“So, what did you do this summer?” is the ultimate question that parents, peers and professors press students with the first weeks of the fall semester.
But what if you didn’t get the internship you wanted last summer?
Make up for it in 2013.
It’s never too early to get started. Some students already feel the pressure to prepare for next summer such as University of California Los Angeles student Becca Morgan. “Now that my friends and I are juniors, many of us are stressed about having something to show companies when we graduate,” she said.
Rather than allow the stress to build, here’s how to prepare in advance:
Get in the Internship Mindset
Before getting buried with schoolwork and midterms it’s a good idea for undergrads to spend time updating and working on their resumes. Many universities across the country offer resume and interview workshops that provide students with a solid skill set. “This is something that is good to work on now when you have the time, as a good resume in a necessity,” Maria Stein, director of career services at Northeastern University said.
In addition, Stein encourages students to set up a LinkedIn page which allows students to network online. She argues, “This will make you a more attractive candidate if you are able to keep in touch with employers.” She further suggests that now may be the time for students to start editing their Facebook pages, as many companies will look at potential candidate’s profiles.
Must I start applying now?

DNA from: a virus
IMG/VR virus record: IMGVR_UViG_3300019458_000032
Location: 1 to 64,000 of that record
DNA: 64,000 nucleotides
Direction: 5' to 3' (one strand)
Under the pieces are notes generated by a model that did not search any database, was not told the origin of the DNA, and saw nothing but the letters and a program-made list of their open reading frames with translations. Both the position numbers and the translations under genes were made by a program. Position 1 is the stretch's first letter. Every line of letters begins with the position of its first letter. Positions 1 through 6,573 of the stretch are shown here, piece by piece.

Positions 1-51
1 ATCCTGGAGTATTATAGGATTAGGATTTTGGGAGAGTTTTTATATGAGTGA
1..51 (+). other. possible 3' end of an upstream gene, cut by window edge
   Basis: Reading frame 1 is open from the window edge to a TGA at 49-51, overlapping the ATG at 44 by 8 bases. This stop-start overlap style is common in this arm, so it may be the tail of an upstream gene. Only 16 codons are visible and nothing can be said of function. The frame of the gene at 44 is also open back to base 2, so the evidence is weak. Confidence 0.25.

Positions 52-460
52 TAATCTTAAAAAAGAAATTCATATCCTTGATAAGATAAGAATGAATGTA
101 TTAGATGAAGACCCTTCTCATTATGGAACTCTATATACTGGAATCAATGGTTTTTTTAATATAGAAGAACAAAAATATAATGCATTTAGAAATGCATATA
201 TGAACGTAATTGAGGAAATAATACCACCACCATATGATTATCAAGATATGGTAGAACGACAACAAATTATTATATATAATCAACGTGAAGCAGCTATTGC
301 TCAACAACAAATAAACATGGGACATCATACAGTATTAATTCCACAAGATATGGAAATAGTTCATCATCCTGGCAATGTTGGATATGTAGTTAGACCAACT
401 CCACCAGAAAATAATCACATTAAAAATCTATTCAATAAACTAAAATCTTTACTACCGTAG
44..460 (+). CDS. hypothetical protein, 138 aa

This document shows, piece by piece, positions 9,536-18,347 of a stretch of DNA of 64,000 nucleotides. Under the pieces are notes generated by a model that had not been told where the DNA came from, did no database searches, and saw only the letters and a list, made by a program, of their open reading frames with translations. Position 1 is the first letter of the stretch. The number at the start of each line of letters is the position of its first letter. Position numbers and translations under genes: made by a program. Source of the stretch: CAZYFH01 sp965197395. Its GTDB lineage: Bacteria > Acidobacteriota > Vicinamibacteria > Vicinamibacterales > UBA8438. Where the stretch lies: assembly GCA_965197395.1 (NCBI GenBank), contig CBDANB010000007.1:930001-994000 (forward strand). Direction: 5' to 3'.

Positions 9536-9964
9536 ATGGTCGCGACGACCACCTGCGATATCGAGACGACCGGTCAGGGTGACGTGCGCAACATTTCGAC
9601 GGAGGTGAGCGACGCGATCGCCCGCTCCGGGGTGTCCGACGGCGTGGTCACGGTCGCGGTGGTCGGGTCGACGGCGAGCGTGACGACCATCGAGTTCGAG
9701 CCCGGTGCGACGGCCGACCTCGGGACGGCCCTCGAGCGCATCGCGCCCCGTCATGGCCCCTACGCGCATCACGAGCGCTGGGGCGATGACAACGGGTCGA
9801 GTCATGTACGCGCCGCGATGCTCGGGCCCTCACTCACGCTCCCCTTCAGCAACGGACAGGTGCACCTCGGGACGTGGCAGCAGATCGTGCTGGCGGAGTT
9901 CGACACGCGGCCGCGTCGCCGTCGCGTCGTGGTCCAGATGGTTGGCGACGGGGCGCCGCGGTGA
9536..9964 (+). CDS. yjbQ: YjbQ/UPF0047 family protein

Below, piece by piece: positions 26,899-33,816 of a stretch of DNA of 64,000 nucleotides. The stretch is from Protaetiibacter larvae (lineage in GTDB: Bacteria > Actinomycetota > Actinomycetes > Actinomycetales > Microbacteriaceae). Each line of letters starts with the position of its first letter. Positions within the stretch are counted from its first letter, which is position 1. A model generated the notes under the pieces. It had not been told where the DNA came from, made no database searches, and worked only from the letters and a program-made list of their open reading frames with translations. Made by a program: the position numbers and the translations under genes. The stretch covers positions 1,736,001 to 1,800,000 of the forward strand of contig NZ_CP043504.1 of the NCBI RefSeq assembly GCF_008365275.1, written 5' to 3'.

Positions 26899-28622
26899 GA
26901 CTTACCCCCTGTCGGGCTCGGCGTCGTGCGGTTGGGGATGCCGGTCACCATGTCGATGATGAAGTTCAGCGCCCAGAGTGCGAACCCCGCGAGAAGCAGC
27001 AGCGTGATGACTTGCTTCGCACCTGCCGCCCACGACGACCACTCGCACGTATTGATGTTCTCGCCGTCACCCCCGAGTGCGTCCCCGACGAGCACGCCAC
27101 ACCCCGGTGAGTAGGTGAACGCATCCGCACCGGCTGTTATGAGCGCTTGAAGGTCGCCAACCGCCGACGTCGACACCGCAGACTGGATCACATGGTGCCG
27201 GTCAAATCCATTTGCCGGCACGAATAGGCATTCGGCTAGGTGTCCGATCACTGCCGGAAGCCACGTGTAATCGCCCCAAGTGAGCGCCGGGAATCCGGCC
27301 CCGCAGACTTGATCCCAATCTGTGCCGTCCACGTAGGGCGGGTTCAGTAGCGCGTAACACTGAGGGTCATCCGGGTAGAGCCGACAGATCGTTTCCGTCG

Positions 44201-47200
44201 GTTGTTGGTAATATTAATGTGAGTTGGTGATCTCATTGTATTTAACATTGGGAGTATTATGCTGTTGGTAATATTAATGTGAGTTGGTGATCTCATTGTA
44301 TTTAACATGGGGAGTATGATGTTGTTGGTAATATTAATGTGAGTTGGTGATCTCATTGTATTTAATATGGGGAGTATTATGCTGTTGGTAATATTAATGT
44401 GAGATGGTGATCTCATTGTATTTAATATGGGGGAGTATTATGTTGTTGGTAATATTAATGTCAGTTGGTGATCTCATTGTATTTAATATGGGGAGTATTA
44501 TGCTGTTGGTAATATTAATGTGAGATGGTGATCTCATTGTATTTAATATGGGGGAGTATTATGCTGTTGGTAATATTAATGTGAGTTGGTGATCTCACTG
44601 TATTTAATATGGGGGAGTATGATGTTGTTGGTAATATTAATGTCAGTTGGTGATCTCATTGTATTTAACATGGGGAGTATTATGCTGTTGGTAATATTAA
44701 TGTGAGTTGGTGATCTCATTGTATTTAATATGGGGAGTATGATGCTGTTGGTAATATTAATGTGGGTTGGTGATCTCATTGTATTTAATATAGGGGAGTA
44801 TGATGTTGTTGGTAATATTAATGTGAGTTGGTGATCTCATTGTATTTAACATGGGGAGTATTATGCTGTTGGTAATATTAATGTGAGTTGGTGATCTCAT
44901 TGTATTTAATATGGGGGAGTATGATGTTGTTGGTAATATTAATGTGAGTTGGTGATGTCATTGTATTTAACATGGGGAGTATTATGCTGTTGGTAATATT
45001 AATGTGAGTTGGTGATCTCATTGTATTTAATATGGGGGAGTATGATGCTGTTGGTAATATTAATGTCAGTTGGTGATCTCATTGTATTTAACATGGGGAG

“Not necessarily,” says Louis Gaglini, associate director for employer relations at Boston College. “Although some of the larger and more competitive companies tend to recruit in the fall, most wait until the spring.”
However, it is still beneficial to plan ahead by getting in contact with potential companies that interest students. Making early connections is a vital component of the internship process.
Often, a concern for undergrads is the toss-up regarding having an internship during the school year. While some students are able to handle the balancing act, others are not. This doesn’t mean they’re behind in the game. Gaglini suggests that busier students try an externship, which allows students to shadow a company leader in their daily tasks for a short amount of time. “The downside is you are not making a direct contribution, the plus-side is externships often lead to interviews and later even internships,” Gaglini said.
Seek Out Opportunities
Ultimately, the most important thing for all students is to take advantage of any opportunity given whether it’s through a career fair, a teacher offering research participation or even just a chance to enhance computer skills. Regardless of what students decide to do, they are bound to be one step ahead for summer 2013.